Ortofon’s SPU (at least one of them…)
Whether talking about cars, beer, or sneakers, off-the-beaten-path solutions aren’t necessarily for everyone, no matter how cool they might seem. But this one is rather intriguing.
Ortofon’s SPU moving-coil phono cartridge came to life in 1959, designed by Robert Gundmansen (a 50-year veteran of the Ortofon company) as one of the first stereo phono cartridges. SPU stands for “Stereo Phono Pickup.” The model was also one of the first moving-coil cartridges, and originally intended as a broadcast pickup.
The cartridge’s seductive sound quickly made its way to the era’s audiophiles, and represented a perfect fit for SME and other tonearms utilizing a universal headshell-mounting system. The somewhat low-compliance SPU is heavy (30 grams) and includes an integral headshell comprised of Bakelite.
Eight variations on the design currently exist, and three are mono versions. Most share the conical stylus design of the original SPU, but the $999 model reviewed here is the Classic GM E Mk. II, the only entry in the lineup featuring an elliptical stylus profile. It tracks at a fairly heavy 3.5-5 grams. Load to taste somewhere between 100 and 500 ohms, and keep in mind this vintage beauty only puts out .2mv. Hence, those with 58db phonostages will not be able to make optimum use of the cartridge.
Pick a ‘Table
If you’re thinking this cartridge would combine fabulously with a Technics 1200, you’re partially correct. However, the SPU’s luscious sound is not the best fit for the dark sound produced by the stock SL1200. Swapping the stock arm for an SME 3009 (akin to the one we’ve had rebuilt and rewired by SMEtonearms.com) is the cat’s meow: The arm provides the subtlety required to extract maximum performance from the SPU.
While publisher Jeff Dorgay uses the SPU with a similar SME arm and AVID Volvere SP turntable, Stereophile columnist Art Dudley actually inspired my obsession. His love for many things vintage and tubey parallels my own, and getting more in touch with the sonic essence of the music made for a great recon mission. The SPU grabbed me at first listen; this is indeed a special sound.
Installed in my SL 1200/SME 3009 ‘table, the integral headshell eliminates most of the set-up anxiety, as only azimuth and tracking force need to be set. The best balance of tracking and high-frequency response occurs at 4.1 grams.
When the Shoe Fits
This cartridge will not be for everyone and every record, and unless you live on a steady diet of music from the 50s to the mid-70s, forget about employing it as a solitary cartridge. But that’s what makes the 3009 so enjoyable; cartridge swaps are easy.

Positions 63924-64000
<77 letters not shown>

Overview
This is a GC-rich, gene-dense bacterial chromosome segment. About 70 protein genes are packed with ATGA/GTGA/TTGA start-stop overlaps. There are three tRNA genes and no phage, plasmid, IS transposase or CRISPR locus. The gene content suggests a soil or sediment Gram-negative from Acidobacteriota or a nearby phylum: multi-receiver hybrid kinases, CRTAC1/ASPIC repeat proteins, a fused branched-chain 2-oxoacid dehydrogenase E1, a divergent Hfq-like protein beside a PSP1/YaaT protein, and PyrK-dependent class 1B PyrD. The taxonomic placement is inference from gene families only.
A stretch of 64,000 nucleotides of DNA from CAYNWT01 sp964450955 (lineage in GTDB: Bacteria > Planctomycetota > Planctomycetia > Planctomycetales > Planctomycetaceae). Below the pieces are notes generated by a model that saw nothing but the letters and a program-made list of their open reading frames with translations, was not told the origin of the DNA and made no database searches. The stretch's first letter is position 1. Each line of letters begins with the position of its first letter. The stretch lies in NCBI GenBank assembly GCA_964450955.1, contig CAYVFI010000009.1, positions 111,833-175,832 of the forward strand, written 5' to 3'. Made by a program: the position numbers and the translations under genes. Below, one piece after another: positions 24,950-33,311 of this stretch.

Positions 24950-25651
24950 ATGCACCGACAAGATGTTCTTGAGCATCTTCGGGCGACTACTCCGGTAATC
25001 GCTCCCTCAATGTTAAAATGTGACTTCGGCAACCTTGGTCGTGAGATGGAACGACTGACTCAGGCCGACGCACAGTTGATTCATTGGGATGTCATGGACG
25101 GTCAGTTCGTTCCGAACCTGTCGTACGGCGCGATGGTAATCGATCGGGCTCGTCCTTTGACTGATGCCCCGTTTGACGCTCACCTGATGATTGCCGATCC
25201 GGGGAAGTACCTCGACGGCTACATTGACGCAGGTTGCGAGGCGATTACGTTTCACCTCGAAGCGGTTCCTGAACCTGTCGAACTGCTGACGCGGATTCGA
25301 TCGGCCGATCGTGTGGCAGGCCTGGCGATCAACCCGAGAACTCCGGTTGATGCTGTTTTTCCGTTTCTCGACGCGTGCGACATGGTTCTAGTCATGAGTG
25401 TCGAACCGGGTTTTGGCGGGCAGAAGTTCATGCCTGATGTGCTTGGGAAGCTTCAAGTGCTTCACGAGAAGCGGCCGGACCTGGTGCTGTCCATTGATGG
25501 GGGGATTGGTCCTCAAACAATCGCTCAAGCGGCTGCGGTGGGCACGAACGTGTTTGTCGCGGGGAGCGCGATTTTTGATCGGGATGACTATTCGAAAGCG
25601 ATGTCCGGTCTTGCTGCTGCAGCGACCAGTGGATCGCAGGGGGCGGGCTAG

The SPU claims a likeable warmth and unmistakable tonality. If you’re on a quest for tonal accuracy, pass, but if it is character you desire, you’ve come to the right place. The cartridge is the antithesis of the current A90, a fantastic performer, for certain, but then again, musical soul isn’t always about high resolution. Think of the music played on many of today’s best MC cartridges as a picture shot with the latest Leica M9 with a badass 50mm Summilux aspherical lens. Music played on the SPU is the same photo taken with a Leica M3 and similarly vintage 50mm lens and Kodachrome.
Do you prefer a crystal clear image with perfect fidelity, or do those tiny color fringes add romance and character? If you fall in the latter camp, the SPU will entice you. The SPU is all about major tonality. Set the conical stylus down on a Jimi Hendrix album and prepare to be blown out of your chair, Maxell style. Hendrix’s guitar oozes so much soul, you can almost feel the grille cloth on his early Marshall cabinets flap. As it is with John Bonham’s bass drum on the first two Led Zeppelin albums; it’s more than just about adding weight to the presentation. The SPU provides a distinctive level of tonal saturation.
The key to successfully enjoying the SPU stems from playing favorite records that have a slightly compressed tonal range. Then, let the SPU do the work. Even some of today’s pressings prove a perfect match for the SPU. If the LP sounds a little flat on your standard cartridge, there’s an excellent chance it will come to life on the SPU. And if that sounds a little like a tone control, so be it.
Both Sides Now
Remember, what the analog gods give, they also take away. Recordings with a ton of dynamic range come off sounding slightly lifeless. Music Matters’ Blue Note pressings, which blast out of the speakers, are more subdued with the SPU, where the older originals really shine. It’s exactly the opposite with a modern, high-performance MC cartridge; vintage discs are less exciting, yet the Music Matters discs explode.
While the SPU’s lower register is a bit under-damped (which can be awesome in the right system), the high-frequency side is smooth and extended. And if you guessed that the elliptical stylus makes for a great tracker, you are correct, even the idea of a little piece of diamond undulating through the groove walls at 4 grams is a bit unnerving.
Mids are where the music is at, and it’s here where the SPU excels. Crosby, Stills, Nash, and Young’s classic Deja Vu offers great harmonies, and the SPU clarifies their individual voices with gusto. Play to the SPU’s strengths and you might get spoiled for anything else.
Much like a pair of Quad 57s, the SPU does its thing with panache and might be better at painting a warm, musical, soulful picture of your records in a manner no other cartridge can. I’m now anxious to investigate other SPU models to see what they offer.